This isn't the only thing going on, but it is naive at best to think of the price of these units as a parts list.
My story is that I broke my foot about 10 years ago (in the Grand Canyon no less). Long story short, when I eventually got the doctor, she told me that this kind of fracture always took a long time to heal and the literature suggested that electromagnetic stimulation had some benefit. Of course, the insurance company wouldn't pay until it was deemed a "problem fracture" in a few months (as my doctor thought it would be) but I did eventually get my $1000 stimulator at about 50% off.
It had the most horrible interface one could imagine. If it slipped off the foot, it apparently simply shut down for that day's stimulation. In any case, my foot eventually healed.
A few years later, a friend had a similar injury. I gave her my stimulator. Apparently the allowable stimulations had expired by then. She took it into a medical supply place and they were horrified by the idea that they might simply reset the device.
I'm not a big pharma hater but this sort of story is why people get really mad.
As a side note, I know a company in India that manufactured a state of art blood test device. They tried to market it in USA and eventually gave up. Currently the company has tie up with Singapore hospitals which send blood to India for testing via flight and reports are mailed electronically automatically. There is a rig of blood testing machines in Powai-Mumbai which tests thousands of blood samples each day. This machine clearly can not be sold in USA (last time I checked was 6 years ago) because the cost of regulatory compliance is prohibitive.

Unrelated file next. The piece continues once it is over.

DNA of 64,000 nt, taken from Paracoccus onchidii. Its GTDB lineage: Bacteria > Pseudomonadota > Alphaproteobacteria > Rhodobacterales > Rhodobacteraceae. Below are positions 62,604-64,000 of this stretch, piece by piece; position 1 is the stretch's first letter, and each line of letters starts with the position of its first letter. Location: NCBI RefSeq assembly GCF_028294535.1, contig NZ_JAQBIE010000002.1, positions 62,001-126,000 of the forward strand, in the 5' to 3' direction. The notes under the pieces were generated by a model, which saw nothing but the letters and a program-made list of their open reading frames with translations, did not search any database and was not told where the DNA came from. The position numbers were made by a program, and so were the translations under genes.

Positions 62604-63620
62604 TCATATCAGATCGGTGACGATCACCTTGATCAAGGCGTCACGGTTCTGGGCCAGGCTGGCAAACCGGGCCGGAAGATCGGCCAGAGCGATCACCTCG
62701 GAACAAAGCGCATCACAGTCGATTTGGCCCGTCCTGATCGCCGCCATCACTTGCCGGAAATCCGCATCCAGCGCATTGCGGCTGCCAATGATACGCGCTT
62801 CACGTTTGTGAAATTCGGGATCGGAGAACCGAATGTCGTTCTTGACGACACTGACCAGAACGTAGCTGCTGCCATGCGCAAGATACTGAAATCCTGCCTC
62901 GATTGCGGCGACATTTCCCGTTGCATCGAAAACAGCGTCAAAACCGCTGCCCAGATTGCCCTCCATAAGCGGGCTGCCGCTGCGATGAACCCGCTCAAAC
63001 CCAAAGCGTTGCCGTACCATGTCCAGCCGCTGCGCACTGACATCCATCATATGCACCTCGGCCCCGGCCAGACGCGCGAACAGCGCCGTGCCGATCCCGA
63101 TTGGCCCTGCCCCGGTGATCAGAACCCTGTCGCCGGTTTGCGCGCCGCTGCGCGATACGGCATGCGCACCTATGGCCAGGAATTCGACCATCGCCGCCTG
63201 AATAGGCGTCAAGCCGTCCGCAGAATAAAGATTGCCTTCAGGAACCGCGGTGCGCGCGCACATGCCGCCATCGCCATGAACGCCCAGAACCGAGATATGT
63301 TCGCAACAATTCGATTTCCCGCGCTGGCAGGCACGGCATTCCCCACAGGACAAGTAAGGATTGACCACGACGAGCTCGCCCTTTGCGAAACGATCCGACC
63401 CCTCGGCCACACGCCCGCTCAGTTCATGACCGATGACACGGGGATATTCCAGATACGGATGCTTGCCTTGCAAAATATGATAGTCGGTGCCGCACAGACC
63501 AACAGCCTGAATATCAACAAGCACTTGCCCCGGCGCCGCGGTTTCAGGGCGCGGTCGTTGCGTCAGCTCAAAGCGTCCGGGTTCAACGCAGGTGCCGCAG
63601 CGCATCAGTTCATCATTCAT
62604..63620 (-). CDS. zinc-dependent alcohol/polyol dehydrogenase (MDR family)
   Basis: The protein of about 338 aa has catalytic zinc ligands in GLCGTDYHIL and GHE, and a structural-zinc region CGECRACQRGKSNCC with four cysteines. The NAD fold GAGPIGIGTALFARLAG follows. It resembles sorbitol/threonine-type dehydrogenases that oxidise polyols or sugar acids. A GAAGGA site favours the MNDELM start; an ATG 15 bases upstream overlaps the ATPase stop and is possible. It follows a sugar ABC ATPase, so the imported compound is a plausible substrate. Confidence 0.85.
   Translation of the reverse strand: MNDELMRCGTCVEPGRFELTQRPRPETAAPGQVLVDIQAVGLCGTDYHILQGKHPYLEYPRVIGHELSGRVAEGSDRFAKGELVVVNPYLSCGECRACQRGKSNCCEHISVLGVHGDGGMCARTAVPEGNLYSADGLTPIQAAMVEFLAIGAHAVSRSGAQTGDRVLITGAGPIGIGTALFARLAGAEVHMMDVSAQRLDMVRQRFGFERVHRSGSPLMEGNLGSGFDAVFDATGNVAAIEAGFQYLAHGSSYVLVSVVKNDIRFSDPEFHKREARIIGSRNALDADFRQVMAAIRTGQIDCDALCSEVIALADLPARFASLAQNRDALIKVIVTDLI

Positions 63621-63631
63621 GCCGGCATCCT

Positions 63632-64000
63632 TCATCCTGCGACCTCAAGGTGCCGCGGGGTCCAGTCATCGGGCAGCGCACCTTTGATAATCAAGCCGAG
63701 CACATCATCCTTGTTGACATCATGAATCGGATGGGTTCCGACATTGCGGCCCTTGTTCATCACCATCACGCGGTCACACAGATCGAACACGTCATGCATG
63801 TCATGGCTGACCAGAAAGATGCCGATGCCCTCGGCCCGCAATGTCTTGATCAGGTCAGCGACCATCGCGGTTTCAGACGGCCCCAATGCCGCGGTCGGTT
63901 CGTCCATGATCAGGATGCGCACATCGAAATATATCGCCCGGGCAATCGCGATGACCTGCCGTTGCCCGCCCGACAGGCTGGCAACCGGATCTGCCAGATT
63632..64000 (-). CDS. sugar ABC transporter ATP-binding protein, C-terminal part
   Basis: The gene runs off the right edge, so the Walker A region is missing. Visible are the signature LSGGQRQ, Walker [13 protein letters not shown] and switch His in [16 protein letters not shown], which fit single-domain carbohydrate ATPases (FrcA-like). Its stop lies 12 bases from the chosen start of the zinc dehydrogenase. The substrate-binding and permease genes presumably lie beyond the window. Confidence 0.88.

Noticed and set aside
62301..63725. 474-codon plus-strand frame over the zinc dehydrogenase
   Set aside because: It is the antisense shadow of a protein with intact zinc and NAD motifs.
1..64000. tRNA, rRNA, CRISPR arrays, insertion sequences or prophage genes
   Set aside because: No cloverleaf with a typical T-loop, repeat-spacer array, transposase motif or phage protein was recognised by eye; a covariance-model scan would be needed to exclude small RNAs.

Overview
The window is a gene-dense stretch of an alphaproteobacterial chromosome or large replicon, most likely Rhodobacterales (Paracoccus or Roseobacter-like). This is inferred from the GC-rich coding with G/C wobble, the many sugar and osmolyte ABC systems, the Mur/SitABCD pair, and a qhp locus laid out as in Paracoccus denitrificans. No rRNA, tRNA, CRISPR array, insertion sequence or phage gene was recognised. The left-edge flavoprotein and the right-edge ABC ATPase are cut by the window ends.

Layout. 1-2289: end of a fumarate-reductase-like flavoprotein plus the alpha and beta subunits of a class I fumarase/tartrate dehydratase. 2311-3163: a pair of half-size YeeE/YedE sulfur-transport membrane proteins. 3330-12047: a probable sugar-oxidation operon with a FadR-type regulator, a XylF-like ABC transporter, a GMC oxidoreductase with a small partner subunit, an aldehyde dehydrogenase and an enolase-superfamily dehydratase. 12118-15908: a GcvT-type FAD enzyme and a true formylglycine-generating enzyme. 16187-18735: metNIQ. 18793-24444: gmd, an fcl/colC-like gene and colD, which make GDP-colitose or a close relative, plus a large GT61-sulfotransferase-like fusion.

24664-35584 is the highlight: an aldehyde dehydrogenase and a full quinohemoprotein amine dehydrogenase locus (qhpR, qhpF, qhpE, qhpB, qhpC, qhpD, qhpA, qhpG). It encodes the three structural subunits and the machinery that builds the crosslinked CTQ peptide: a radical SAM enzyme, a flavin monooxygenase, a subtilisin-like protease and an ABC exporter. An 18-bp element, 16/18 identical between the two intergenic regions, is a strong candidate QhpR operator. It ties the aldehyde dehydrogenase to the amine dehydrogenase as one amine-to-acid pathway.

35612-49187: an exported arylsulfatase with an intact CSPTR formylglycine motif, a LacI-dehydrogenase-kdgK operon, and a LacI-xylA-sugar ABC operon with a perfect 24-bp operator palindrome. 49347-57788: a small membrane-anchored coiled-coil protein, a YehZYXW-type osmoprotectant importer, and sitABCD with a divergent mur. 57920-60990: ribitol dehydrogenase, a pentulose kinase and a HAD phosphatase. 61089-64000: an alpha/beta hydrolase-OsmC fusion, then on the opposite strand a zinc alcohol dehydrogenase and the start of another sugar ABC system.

If the medical device manufacturers indeed made windfall profits I would love to invest in their stock but they don't seem to be doing as well as the hatred directed towards them.
Do you have any sources for your claim that regulatory compliance is hurting profits beyond a one-off anecdote? Because my experience has been that it's an industry rife with windfall profits.
Also, what's the name of this Indian company, and what's the brand name for the device? If it does what you say it does, you would be pretty foolish not to invest.
I am not saying the companies aren't profitable. They aren't profitable the way people make them out to be.
And if there are indeed windfall profits to be made what is preventing smart-ass entrepreneurs from jumping in and making those profits ?
Tim Cook says that the Apple Watch won't become a regulated medical device, but Apple might make another product that is. Cook made the comments earlier today in an interview with The Telegraph, stating that putting the Apple Watch through Food and Drug Administration testing would slow its release cycle down too much and "hold [Apple] back from innovating."
Incredibly high barriers to entry and very large established players who have already cornered the market? Following your logic, oil companies must not be very profitable since there aren't very many entrepreneurs buying their own offshore drilling platforms.
"They aren't profitable the way people make them out to be."